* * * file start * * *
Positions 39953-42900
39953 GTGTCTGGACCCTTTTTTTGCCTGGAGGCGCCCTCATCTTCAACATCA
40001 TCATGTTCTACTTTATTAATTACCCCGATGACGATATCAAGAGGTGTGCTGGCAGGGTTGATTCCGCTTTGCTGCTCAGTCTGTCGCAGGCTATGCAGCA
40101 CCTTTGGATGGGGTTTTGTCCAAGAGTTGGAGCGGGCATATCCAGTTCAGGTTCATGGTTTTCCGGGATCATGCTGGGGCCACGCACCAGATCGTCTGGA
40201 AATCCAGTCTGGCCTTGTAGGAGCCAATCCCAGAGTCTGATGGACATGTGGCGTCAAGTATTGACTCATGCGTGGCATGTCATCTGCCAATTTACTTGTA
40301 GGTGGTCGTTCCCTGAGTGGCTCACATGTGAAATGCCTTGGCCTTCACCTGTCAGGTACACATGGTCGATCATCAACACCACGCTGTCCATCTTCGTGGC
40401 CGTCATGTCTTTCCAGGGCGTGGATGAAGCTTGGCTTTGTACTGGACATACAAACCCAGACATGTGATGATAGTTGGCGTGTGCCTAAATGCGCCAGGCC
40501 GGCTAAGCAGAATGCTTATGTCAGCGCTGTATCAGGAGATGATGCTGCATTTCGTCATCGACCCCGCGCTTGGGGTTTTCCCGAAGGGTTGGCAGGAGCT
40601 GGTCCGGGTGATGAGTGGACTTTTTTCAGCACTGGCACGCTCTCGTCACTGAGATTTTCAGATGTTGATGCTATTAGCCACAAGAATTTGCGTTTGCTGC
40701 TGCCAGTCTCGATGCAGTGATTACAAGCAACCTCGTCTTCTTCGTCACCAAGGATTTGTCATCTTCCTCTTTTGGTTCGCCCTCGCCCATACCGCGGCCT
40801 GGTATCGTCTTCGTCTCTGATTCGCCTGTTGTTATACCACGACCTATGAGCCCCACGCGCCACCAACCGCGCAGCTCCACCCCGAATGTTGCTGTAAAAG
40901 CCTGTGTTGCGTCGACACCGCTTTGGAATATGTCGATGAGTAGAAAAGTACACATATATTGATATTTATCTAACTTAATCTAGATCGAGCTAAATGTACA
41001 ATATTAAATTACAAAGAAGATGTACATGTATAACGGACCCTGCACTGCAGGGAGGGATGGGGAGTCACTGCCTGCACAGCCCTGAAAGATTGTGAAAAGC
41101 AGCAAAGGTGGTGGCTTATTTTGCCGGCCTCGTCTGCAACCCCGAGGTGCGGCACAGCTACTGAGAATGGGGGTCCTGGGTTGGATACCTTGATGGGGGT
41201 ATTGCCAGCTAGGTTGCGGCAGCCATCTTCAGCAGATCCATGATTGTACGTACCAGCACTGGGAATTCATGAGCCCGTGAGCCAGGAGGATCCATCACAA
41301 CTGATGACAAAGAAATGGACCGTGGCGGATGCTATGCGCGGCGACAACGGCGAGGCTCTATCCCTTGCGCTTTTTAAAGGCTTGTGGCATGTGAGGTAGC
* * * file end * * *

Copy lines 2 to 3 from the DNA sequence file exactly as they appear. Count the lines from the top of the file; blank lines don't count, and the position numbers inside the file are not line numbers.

39953 GTGTCTGGACCCTTTTTTTGCCTGGAGGCGCCCTCATCTTCAACATCA
40001 TCATGTTCTACTTTATTAATTACCCCGATGACGATATCAAGAGGTGTGCTGGCAGGGTTGATTCCGCTTTGCTGCTCAGTCTGTCGCAGGCTATGCAGCA